This new report, "Important Bird Areas and potential Ramsar Sites in Europe", is a most valuable contribution from one of our International Organisation Partners, BirdLife International, towards assisting Ramsar's Contracting Parties throughout Europe in achieving this vision for the List. The report provides state-of-the-art information on the importance of over 2000 wetland sites across all European countries for wetland-dependent bird species and populations, identifying from the data gathered during the European IBA programme the wetlands that appear to qualify for Ramsar site designation under the criteria based on bird species and ecological communities (criteria 2 and 4), and those specifically on waterbirds (criteria 5 and 6). I am sure that the report will provide an invaluable reference tool for the practical steps to be taken by the Contracting Parties for applying the vision for the Ramsar List, as elaborated in Ramsar Handbook 7 "Strategic Framework and guidelines for the future development of the List of Wetlands of International Importance".
The report also provides information on the occurrence in these key sites of globally threatened wetland-dependent birds, at wetlands across Europe. It has been widely recognised that such sites are as yet under-represented in the Ramsar List. The report thus also provides a valuable source for Parties in applying designation Criterion 2 concerning wetlands supporting vulnerable, endangered, or critically endangered species or threatened ecological communities, for which further guidance for Contracting Parties is being developed by BirdLife International and Wetlands International.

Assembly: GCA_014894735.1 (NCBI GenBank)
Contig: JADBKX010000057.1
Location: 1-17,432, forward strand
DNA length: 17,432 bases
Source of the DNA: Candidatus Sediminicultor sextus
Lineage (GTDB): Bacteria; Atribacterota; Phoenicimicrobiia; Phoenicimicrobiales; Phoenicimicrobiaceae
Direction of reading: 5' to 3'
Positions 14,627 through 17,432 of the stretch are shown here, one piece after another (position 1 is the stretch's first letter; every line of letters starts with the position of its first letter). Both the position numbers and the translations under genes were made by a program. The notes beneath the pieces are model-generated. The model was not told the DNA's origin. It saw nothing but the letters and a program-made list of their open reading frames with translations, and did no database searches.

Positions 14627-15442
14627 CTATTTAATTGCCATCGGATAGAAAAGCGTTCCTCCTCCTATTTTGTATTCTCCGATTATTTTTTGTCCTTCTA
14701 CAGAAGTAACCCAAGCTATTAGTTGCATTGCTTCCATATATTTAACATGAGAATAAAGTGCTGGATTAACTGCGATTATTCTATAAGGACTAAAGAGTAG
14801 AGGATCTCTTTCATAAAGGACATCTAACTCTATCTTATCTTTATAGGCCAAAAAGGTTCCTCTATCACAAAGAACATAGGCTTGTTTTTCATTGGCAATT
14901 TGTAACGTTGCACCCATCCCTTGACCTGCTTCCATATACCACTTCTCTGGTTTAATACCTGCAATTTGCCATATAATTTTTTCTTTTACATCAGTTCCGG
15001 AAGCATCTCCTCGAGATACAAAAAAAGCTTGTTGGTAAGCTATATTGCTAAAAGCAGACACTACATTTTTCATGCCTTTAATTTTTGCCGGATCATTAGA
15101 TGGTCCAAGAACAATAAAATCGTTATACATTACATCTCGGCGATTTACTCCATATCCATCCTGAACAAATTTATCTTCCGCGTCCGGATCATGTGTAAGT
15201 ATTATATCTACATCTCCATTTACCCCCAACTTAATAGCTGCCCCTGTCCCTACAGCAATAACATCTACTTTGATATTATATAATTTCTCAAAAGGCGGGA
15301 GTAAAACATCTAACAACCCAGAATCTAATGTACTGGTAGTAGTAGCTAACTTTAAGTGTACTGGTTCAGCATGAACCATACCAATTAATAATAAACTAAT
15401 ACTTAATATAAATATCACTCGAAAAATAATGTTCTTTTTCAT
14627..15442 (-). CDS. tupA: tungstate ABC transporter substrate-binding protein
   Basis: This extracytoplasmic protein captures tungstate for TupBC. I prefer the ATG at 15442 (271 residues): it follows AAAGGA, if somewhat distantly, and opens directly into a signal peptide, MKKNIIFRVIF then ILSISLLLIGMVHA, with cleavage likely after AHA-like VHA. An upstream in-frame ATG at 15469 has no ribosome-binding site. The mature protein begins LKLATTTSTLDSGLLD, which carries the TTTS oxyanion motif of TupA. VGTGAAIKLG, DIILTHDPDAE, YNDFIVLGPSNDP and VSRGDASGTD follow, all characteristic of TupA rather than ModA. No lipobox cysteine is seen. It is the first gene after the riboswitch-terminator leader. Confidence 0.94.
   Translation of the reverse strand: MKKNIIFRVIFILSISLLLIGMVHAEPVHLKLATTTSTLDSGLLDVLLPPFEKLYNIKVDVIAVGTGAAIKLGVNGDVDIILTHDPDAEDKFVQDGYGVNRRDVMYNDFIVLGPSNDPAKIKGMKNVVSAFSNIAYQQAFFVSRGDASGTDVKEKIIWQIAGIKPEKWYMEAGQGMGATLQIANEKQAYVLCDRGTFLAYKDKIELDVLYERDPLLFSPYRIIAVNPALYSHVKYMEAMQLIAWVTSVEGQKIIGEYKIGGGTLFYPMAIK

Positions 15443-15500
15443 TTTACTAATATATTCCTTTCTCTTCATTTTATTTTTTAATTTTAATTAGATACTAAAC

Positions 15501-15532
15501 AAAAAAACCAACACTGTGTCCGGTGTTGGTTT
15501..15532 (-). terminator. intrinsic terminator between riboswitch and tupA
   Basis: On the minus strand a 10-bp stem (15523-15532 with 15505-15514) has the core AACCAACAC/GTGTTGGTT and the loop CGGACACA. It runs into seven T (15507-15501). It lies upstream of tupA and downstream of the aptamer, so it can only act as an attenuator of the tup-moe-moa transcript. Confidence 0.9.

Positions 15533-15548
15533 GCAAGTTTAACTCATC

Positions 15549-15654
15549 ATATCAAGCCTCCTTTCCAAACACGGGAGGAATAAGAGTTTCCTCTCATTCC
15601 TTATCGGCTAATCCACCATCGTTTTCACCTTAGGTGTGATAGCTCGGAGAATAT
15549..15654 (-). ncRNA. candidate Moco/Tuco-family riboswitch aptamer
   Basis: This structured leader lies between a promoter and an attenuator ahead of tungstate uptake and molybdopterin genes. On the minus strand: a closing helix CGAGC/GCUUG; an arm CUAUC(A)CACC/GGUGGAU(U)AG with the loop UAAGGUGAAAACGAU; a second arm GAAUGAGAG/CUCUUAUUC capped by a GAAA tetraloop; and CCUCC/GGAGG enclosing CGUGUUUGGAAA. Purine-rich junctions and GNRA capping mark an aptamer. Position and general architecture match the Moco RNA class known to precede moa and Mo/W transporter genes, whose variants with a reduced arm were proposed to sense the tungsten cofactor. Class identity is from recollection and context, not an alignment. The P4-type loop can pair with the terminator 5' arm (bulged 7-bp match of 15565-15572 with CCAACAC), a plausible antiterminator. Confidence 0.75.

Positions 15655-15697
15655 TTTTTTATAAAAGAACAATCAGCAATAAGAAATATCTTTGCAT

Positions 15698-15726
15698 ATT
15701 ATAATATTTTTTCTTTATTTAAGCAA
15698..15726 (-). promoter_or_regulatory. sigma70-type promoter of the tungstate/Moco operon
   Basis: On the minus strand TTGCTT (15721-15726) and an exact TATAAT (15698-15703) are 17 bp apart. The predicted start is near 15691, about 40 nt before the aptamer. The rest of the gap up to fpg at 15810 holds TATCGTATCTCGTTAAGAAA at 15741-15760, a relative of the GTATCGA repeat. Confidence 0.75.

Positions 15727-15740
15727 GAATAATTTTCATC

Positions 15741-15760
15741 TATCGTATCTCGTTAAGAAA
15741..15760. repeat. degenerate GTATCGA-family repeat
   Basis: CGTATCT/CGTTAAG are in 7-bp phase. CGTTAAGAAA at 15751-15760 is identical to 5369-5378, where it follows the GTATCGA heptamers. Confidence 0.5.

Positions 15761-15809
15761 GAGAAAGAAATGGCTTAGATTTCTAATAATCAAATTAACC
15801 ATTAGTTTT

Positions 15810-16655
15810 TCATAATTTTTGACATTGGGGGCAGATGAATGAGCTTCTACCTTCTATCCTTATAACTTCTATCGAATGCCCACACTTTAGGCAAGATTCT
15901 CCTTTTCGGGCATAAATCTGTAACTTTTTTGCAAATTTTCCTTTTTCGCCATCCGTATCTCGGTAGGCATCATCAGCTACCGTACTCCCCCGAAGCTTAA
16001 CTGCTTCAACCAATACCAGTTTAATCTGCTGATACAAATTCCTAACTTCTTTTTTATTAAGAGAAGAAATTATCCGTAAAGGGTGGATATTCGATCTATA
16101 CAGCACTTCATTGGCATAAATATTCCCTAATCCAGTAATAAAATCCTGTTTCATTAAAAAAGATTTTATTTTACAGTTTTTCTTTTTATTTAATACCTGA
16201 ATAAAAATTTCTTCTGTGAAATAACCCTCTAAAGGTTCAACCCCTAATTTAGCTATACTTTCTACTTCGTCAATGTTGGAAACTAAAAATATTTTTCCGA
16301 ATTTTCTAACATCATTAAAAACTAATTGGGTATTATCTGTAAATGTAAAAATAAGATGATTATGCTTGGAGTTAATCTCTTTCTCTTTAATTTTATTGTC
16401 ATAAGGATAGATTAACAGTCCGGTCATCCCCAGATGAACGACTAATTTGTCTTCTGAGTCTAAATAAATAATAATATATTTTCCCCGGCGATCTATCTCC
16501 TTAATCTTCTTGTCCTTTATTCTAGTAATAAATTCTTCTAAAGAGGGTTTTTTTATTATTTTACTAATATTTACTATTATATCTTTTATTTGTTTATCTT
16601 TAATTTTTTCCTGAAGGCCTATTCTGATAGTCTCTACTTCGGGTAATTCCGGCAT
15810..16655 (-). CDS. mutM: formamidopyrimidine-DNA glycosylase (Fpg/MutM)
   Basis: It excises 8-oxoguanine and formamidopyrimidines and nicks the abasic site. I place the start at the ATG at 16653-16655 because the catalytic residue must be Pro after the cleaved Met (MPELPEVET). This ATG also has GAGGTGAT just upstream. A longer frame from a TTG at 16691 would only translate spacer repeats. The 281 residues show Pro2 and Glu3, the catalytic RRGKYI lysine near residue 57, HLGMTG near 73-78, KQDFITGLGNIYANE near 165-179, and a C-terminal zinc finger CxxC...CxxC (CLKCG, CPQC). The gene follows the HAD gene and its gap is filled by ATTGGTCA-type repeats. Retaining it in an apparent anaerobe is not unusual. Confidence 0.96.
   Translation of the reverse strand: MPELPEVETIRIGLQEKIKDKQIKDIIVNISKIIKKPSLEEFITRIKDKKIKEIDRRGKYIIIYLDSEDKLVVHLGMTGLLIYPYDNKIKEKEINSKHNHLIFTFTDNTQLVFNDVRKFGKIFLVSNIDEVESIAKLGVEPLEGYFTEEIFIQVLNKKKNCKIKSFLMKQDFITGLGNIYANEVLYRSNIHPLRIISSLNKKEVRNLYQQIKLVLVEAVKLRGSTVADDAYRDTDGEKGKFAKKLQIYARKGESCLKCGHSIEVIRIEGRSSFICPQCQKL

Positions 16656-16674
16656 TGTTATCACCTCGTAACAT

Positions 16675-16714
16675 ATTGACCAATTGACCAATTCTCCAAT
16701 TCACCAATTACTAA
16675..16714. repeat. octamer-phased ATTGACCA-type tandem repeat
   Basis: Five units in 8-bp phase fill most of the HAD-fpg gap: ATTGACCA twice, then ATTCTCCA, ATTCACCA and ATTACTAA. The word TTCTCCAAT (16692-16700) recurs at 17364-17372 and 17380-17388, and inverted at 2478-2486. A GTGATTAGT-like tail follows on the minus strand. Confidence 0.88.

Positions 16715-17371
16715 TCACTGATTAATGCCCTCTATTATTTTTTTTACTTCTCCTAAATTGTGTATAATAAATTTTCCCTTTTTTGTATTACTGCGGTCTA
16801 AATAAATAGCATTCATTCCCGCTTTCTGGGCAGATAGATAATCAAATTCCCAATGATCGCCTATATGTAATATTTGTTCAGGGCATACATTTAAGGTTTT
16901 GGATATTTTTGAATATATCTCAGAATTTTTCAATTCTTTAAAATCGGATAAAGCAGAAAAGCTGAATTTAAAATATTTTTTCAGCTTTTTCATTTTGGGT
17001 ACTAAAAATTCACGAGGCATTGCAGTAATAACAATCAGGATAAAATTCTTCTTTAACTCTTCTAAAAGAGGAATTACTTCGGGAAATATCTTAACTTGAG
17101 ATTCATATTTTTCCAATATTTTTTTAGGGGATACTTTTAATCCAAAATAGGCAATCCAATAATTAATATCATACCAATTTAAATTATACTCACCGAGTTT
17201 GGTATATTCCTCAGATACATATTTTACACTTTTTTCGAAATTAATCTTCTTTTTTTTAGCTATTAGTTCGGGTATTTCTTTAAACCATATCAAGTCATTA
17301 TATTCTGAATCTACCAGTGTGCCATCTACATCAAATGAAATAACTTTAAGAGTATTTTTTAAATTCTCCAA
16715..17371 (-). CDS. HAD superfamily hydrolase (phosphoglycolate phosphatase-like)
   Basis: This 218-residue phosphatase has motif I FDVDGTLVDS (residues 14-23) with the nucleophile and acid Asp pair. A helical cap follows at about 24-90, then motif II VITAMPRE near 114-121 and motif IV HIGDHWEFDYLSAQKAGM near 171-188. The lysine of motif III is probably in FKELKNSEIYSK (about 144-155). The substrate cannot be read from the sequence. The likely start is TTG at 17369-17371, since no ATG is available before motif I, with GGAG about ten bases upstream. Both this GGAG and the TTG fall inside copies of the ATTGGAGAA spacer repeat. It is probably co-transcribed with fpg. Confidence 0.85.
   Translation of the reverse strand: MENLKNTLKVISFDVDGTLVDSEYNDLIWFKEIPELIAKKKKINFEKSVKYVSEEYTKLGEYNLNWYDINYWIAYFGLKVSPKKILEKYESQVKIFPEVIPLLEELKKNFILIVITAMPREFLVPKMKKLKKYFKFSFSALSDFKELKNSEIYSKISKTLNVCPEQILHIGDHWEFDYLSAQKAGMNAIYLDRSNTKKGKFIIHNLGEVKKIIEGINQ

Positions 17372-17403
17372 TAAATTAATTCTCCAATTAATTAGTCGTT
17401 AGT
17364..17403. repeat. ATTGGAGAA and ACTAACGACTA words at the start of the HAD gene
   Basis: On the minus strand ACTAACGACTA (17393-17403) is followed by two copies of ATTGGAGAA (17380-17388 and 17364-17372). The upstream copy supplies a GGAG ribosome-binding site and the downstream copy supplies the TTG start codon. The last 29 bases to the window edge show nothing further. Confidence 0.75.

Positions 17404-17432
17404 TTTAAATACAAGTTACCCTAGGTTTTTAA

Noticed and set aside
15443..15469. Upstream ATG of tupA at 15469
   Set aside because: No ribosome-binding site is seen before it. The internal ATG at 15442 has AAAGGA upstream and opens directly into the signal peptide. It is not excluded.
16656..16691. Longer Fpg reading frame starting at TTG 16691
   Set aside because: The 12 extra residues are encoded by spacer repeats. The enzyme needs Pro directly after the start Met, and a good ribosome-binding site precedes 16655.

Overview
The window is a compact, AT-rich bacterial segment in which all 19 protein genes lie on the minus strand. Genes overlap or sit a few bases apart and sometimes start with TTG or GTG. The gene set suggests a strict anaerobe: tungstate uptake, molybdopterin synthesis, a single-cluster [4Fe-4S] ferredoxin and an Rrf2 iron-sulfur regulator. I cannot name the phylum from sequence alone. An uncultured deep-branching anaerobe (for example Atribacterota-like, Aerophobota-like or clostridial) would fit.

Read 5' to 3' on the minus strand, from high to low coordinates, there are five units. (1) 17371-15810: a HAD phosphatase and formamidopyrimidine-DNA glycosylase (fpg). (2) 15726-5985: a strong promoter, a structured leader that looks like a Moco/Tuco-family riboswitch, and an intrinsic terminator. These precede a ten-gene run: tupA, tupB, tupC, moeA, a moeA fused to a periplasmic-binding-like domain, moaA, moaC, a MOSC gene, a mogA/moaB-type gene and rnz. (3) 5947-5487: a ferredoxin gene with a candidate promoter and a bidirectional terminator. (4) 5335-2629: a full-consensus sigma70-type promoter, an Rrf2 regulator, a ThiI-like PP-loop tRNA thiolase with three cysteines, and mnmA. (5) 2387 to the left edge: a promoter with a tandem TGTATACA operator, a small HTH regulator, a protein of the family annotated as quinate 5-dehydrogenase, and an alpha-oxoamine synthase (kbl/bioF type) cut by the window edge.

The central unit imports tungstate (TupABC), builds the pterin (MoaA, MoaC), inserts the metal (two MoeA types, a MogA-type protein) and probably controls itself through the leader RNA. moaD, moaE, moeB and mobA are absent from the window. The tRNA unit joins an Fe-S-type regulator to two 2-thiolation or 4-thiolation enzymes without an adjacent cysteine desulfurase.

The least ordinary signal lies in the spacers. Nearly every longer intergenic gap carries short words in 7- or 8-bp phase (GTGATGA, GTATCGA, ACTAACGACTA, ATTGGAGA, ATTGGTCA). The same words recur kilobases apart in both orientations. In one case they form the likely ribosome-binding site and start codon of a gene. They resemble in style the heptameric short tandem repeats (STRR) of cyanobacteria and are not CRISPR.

I congratulate BirdLife International on their efforts in producing this most valuable report, and I strongly urge all European Contracting Parties to use the report as an inspiration in their efforts to achieve the short-term global target of 2000 Ramsar Sites by COP9 in the year 2005 (Resolution VII.1 1). I commend it to all involved with wetland conservation and the Ramsar Convention in Europe - and as a model for developing such reports for other regions of the world.
Convention on Wetlands (Ramsar, Iran, 1971)